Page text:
The original near future shooter embraces invisibility cloaks and battlefield robots, but does it still have the tactical heart of the originals?
Apart from the space travel and androids there now doesn't seem to be any hardware in the film Aliens that couldn't be done in real life. There are plenty of Power Loader type exoskeletons in development and tech like the smartguns has now been superseded by remote control drones and robots.
In fact, as we've often lamented, sci-fi technology seems to be going backwards, to the point where most recent games and movies set in the future still have people wandering around with machineguns instead of ray guns. One of the interesting things about Ghost Recon: Future Soldier is that it seems to be the crossover point where real world technology begins to surpass what much of current science fiction only imagines.
Set an unnamed number of years in the future (but it's implied only a decade or so), whatever other achievements the game can boast inspired storytelling is not amongst them. It's clearly not something the game is interested in though, and there's almost no attempt to give your four squad members distinct personalities.
All you really need to know is that you're trying to track down some high tech terrorists that have set off a dirty bomb. Luckily your team are even more high tech, and come equipped with optical camouflage (or cloak of invisibility as Dungeons & Dragons fans will know it), various kinds of drones, a grenade that automatically targets bad guys, Terminator-o-vision sunglasses, and a whole armoury worth of (almost) space age guns.
Although there is a first person view for fine aiming Future Soldier is primarily a third person shooter. Its gunplay though is unremarkable and although it often tries to portray itself as a more simplistic Call Of Duty style shooter its forte is in stealth tactics and inventive use of its various gadgets.
The optical camouflage doesn't make you entirely invisible, especially not at close range or when in motion, and so you still have to be extremely careful about your movements. This leads to even bigger risk taking than in most ordinary stealth games as you creep about in the wide open, often surrounded by dozens of enemy soldiers.
When you are spotted, or if you're playing a mission without a significant stealth element, things can get very hairy very quickly. The mechanics of shooting may not be very refined but getting shot at is certainly memorable. Using suppressing fire to keep enemies behind cover is a common enough tactic in many shooters but being on the receiving end has never seemed so panic-inducing as in Future Soldier. The screen rock and shakes, the field of view narrows, and although you can still move the level of immersion is such that you almost feel you can't.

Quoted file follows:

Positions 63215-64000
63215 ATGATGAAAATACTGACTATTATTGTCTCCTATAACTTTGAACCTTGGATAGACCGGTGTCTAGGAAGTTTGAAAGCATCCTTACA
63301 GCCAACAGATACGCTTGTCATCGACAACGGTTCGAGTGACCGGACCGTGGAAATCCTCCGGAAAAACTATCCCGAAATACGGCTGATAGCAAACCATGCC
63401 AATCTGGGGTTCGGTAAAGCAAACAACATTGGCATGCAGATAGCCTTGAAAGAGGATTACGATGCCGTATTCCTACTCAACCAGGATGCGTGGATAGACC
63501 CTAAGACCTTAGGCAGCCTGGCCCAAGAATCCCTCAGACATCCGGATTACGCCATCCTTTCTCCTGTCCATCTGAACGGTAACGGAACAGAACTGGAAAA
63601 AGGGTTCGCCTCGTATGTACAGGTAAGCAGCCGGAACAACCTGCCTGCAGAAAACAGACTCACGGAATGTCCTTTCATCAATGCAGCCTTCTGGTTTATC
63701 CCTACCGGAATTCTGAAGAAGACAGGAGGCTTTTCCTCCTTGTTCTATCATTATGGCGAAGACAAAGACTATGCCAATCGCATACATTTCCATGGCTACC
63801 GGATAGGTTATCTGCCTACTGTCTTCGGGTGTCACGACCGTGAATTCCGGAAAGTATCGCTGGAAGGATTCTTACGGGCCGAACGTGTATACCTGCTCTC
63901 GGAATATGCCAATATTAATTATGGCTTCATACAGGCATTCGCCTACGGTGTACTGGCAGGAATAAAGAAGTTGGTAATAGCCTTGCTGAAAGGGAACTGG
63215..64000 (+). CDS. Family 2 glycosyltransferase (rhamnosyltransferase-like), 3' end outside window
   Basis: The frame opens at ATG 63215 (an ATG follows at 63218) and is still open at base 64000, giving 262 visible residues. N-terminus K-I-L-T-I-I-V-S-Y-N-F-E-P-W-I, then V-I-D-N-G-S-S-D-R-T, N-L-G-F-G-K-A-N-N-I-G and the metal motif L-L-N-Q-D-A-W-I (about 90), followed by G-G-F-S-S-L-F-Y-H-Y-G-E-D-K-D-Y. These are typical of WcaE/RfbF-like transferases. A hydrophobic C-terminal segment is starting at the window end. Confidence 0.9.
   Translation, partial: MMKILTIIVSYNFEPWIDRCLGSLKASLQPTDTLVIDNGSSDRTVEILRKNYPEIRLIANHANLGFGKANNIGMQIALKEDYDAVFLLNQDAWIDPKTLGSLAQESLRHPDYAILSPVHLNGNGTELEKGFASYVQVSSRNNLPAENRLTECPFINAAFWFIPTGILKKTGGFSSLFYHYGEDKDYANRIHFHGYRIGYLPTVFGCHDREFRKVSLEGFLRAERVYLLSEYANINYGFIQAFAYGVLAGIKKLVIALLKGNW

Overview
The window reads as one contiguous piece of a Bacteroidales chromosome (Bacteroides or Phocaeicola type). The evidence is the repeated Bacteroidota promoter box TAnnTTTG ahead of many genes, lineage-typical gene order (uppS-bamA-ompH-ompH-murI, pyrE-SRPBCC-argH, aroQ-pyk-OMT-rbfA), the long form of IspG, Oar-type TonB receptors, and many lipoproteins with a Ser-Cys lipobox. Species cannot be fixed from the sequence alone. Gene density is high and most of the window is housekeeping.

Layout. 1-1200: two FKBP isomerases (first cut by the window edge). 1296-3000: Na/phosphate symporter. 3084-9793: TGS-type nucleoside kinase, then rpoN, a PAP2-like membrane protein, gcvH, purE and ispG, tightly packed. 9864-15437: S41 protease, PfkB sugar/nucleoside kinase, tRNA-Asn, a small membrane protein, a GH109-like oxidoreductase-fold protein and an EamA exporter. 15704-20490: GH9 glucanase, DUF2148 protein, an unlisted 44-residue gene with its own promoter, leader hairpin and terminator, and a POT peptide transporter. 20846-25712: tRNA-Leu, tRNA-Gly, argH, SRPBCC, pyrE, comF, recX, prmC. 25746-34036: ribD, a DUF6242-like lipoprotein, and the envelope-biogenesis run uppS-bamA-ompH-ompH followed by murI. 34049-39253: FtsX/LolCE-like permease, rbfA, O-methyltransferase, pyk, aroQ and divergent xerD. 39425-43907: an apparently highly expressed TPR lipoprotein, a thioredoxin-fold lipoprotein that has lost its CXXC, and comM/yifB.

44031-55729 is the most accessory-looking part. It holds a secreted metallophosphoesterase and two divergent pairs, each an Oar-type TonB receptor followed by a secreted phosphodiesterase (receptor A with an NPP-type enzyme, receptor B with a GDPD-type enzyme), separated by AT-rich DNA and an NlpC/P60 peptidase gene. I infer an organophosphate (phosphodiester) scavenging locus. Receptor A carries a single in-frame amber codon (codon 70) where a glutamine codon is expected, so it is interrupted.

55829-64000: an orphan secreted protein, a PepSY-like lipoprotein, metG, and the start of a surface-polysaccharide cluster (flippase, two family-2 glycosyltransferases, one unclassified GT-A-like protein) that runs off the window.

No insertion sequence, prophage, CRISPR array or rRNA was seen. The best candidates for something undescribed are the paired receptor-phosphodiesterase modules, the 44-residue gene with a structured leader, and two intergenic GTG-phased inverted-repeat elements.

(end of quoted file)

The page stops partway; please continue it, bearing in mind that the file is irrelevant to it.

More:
What will disappoint series fans though is the removal of almost all meaningful squad controls, significantly changing the game's tactical options. Instead there's an emphasis on the 'Synch Shot', where you can set up targets for you and your team and order everyone to fire at once. Even a hardened pacifist would be hard-pressed not to reach for a fist bump when the manoeuvre works, especially as it's more than just bravado but an often vital tactic.
Visually the game is nowhere near as high tech as the weaponry it simulates but this is compensated for by a much wider range of settings than normal for a shooter. There's also no attempt to artificially drain the colour out of scenes and so even relatively ordinary settings, such as various desert towns, look excitingly exotic.
There is some destructible scenery, although mostly limited to the more obvious cover spots, but the most impressive technical feature is sheer number of civilians present in some missions. Many shooters – particularly the early Ghost Recon games – feature only empty streets when there are no bad guys around, but in Future Soldier civilians are constantly getting in the way during missions set in public areas.
There are also some very competent competitive online modes, which avoid simply serving up the usual deathmatch and capture the flag variants. Conflict mode is the most straightforward but its constantly changing objectives are still a neat twist. Saboteur and Decoy are perfect for stealth fans, and Siege is an excitingly hardcore mode that refuses to allow respawns.
But the real multiplayer draw is the four-player co-operative mode for both the main story campaign and the separate Guerrilla mode – a Horde style survival mode where you must defend against the usual waves of enemies.
The much heralded Gunsmith option, where you can customise weapons from different parts, is also useful – with the optional Kinect controls offering a fun sci-fi gimmick of its own. We're not sure that either is really all that necessary but if you're either a gun nut or you want to pretend you're Tom Cruise in Minority Report then you're well catered for.
At times Future Soldier's keenness to present itself as a bombastic shooter – rather than the slower, tactical game it really is – does threaten to undermine it but as an alternative future for shooters it's an interesting glimpse at what could be.
In Short: An impressively well balanced shooter that manages to deliver a diverse and innovative feature set that should please almost everyone.
Pros: Future tech is handled in a believable fashion and the Synch Shot is great fun. Four-player co-op is excellent and the competitive modes impressively imaginative.
Cons: Not as tactical as previous games and the stealth elements begin to disappear by the final missions. Slightly bland gunplay and throwaway plot and characters.
Formats: Xbox 360 (reviewed), PlayStation 3 and PC Price: £49.99 Publisher: Ubisoft Developer: Ubisoft Paris Release Date: 25th May 2012 Age Rating: 15
Video: Check out the Ghost Recon: Future Soldier trailer
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